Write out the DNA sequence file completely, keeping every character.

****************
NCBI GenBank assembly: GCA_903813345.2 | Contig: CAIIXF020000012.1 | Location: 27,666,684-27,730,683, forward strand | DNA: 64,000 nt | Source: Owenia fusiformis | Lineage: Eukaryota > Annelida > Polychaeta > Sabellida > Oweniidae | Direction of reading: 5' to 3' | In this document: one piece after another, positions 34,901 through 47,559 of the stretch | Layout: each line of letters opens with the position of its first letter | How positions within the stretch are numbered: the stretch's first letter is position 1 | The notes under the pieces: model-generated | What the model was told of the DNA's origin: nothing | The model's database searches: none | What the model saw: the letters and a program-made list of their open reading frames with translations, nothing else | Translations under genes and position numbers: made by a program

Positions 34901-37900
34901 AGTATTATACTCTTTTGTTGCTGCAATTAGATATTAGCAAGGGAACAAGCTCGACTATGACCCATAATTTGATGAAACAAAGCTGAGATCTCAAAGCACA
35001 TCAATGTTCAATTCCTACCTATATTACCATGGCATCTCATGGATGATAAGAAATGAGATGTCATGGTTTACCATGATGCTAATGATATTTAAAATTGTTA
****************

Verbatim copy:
NCBI GenBank assembly: GCA_903813345.2 | Contig: CAIIXF020000012.1 | Location: 27,666,684-27,730,683, forward strand | DNA: 64,000 nt | Source: Owenia fusiformis | Lineage: Eukaryota > Annelida > Polychaeta > Sabellida > Oweniidae | Direction of reading: 5' to 3' | In this document: one piece after another, positions 34,901 through 47,559 of the stretch | Layout: each line of letters opens with the position of its first letter | How positions within the stretch are numbered: the stretch's first letter is position 1 | The notes under the pieces: model-generated | What the model was told of the DNA's origin: nothing | The model's database searches: none | What the model saw: the letters and a program-made list of their open reading frames with translations, nothing else | Translations under genes and position numbers: made by a program

Positions 34901-37900
34901 AGTATTATACTCTTTTGTTGCTGCAATTAGATATTAGCAAGGGAACAAGCTCGACTATGACCCATAATTTGATGAAACAAAGCTGAGATCTCAAAGCACA
35001 TCAATGTTCAATTCCTACCTATATTACCATGGCATCTCATGGATGATAAGAAATGAGATGTCATGGTTTACCATGATGCTAATGATATTTAAAATTGTTA